You’re now a Muso, well, a muso on Muso. You’re staring at your screen ready to get gigs.
The best way to do that is to make your profile stand out.
We speak to our venues every day and have asked them what makes a profile stand out. Feel free to follow the below or tell us to take a hike. In the end your profile is a place to express and showcase yourself. Do the whatever the hell you want with it.
Venues usually want to see who they’re booking. Many venues have a certain brand that they have to adhere, meaning they have to book certain type of acts that have a particular look. This will usually be the first barrier that a venue needs to jump over when booking.
A lot of venues don’t care at all and only want to know you’re a gun musician. But no matter what, having good press shots instantly differentiates you among others. If you’ve created a brand for your act, and your press shots match your brand, even better.
The Muso profile is designed to hero your profile image, so make sure it’s an absolute belter. If you don’t have good shots, send one of the Muso team an email and we will do what we can to connect you to one of the talented photographers we work with. You can use these images across all your comms.
Here are a few of our favourite profile photos that are a nail on the head type of operation.
Venues are buying into your live talent. They are booking you to hit the stage. Make sure that no matter what you have at least one video of you playing live.
Recorded tracks are a great way to show off your original music and the more intricate parts of your act.
However, at the end of the day the best profiles are the ones that have raw live talent on showcase. Usually recorded with a decent camera, however even an iPhone will suffice.
For DJ’s, the best profiles are the ones that have a live mix included. Again, a remix is an awesome way to showcase your prod skills but mixing is what you’ll be doing when you’re in the venue. If you have a live video of you mixing, even better. Vinyl DJ’s especially.
If you don’t have a video of you playing live contact someone from the Muso team. We hold showcases for artists to play a few songs and get their live act on video, if there is a free spot we will put your name on it. Like photography, we also have an awesome videographer pool that we can hook you up with.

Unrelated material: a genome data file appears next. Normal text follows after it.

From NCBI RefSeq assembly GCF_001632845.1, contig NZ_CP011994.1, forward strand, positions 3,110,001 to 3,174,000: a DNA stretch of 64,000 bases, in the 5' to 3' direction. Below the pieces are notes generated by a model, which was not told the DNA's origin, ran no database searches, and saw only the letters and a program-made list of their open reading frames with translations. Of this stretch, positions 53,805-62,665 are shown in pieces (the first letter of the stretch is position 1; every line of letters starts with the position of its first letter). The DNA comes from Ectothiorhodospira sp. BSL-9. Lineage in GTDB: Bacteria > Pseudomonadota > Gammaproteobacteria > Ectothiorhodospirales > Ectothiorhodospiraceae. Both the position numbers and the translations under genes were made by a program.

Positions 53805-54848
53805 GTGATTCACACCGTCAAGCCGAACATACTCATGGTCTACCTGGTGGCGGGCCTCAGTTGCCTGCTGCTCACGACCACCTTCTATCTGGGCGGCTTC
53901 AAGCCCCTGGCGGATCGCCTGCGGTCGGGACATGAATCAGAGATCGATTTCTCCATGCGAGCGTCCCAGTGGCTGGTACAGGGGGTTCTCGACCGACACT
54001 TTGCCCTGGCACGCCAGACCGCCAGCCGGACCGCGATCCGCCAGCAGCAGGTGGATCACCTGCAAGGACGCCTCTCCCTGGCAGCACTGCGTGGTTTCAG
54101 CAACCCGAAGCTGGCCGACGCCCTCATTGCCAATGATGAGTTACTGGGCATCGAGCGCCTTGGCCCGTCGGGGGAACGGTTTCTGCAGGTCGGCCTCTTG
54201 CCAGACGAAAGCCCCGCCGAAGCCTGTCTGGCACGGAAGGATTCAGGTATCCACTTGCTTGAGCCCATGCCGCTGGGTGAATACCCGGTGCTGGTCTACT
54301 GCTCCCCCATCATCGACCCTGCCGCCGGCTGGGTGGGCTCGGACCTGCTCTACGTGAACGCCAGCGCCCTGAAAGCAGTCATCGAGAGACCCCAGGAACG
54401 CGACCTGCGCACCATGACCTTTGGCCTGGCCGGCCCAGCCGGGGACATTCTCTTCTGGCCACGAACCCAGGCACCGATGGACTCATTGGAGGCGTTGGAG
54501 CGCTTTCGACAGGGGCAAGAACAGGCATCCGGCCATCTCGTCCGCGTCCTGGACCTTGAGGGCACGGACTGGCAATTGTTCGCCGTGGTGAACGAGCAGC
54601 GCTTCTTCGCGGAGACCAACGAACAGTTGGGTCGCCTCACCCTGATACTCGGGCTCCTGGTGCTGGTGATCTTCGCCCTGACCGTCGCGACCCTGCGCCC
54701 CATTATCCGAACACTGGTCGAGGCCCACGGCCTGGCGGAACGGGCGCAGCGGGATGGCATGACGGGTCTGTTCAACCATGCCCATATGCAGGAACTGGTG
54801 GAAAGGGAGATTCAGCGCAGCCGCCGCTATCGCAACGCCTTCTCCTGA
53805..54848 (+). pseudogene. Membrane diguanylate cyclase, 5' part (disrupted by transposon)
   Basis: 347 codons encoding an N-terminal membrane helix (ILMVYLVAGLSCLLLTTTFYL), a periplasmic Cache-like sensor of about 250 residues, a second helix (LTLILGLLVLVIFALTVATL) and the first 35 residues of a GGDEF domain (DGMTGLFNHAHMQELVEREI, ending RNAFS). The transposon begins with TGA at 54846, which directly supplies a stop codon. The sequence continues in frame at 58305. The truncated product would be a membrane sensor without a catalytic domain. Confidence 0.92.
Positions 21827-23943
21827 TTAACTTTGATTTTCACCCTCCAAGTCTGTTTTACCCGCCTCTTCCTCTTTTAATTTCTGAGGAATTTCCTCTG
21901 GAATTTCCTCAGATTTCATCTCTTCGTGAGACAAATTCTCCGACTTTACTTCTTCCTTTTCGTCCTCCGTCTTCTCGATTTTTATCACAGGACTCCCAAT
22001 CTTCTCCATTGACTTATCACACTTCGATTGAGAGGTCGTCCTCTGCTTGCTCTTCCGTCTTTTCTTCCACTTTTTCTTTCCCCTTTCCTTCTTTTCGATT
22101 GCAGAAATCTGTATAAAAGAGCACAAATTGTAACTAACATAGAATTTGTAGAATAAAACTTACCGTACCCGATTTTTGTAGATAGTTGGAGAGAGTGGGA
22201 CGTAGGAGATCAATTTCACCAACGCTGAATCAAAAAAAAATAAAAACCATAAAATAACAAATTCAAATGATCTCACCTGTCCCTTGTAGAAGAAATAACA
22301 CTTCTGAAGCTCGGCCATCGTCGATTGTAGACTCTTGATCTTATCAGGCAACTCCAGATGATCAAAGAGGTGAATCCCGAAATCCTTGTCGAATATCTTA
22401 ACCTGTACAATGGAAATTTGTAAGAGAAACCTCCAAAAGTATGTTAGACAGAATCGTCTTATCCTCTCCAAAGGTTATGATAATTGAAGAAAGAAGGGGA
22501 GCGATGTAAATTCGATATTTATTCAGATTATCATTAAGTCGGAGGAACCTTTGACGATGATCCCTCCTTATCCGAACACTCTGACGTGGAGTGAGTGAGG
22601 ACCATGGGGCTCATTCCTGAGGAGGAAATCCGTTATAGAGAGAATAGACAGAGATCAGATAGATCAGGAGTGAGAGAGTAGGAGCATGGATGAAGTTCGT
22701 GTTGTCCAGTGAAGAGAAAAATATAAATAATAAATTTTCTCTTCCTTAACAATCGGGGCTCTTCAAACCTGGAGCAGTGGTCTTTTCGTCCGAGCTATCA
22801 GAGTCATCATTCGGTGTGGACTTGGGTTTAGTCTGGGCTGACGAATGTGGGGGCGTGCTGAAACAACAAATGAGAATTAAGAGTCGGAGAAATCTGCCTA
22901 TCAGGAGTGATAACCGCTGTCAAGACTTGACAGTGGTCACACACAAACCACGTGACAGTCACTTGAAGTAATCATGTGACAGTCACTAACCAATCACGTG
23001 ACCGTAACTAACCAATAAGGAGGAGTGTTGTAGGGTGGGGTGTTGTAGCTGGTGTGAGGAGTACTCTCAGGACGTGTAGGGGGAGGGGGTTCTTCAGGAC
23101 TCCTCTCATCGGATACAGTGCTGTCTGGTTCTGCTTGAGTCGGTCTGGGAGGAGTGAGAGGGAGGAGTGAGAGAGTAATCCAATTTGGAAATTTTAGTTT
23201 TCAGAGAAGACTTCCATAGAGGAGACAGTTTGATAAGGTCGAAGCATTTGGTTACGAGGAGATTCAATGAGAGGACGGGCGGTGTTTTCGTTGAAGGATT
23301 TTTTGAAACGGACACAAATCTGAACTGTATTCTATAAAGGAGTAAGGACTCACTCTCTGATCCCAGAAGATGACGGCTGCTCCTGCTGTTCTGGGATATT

General rule for videos: Upload one or two of you playing live, then one of your originals (or a remix for DJs).
Australian musicians hate talking themselves up and showing off, it’s not in our nature and can sometimes feel uncomfortable, we would rather our music do the talking.
Do that plus a lot more on your Muso profile.
Your bio is the place to talk about everything you’ve done or want to do. Gigs you’ve played, EP’s you’ve launched, wins you’ve had. Talk yourself up and talk about the style of music you can play.
Creative bios are perfect for press releases however the bios that work the best on Muso are the ones that simply explain the style of music you can play and the amount of versatility within your set. Confidence is important.
Lastly, make sure you have at least 2 videos on your profile, one as the hook, the other as the verification and prove consistency. Also make sure that you have a different cover image for each track. A full profile has so much more bang for buck. This is what it will look like.
We have seen your talent and preach for you to venues. Make sure that it follows through on your profile to land you as many gigs as you can. As always, let us know if you want to add a feature to Muso profiles. We will do what we can to get it in there.
Our venue's general mode of service may have been disrupted due to the closure of our doors, but our customers are still out there and keen to stay connected to their local favourites
Words by Kavina.
BoomChild have released a new dance-floor banger, and my Tasmanian oak floor boards are here for it.
Words by Peta.
The only plus side of some psycho virus out there stopping us all from playing gigs and slamming on the industry we love, is that we’ve been given the ticket to a one-way forced staycation. A journey of artistic discovery, where one slows down in order to keep up and come out the other side. Where finding new ways to be creative will keep you from falling into the decline of insanity.
Words by Kavina.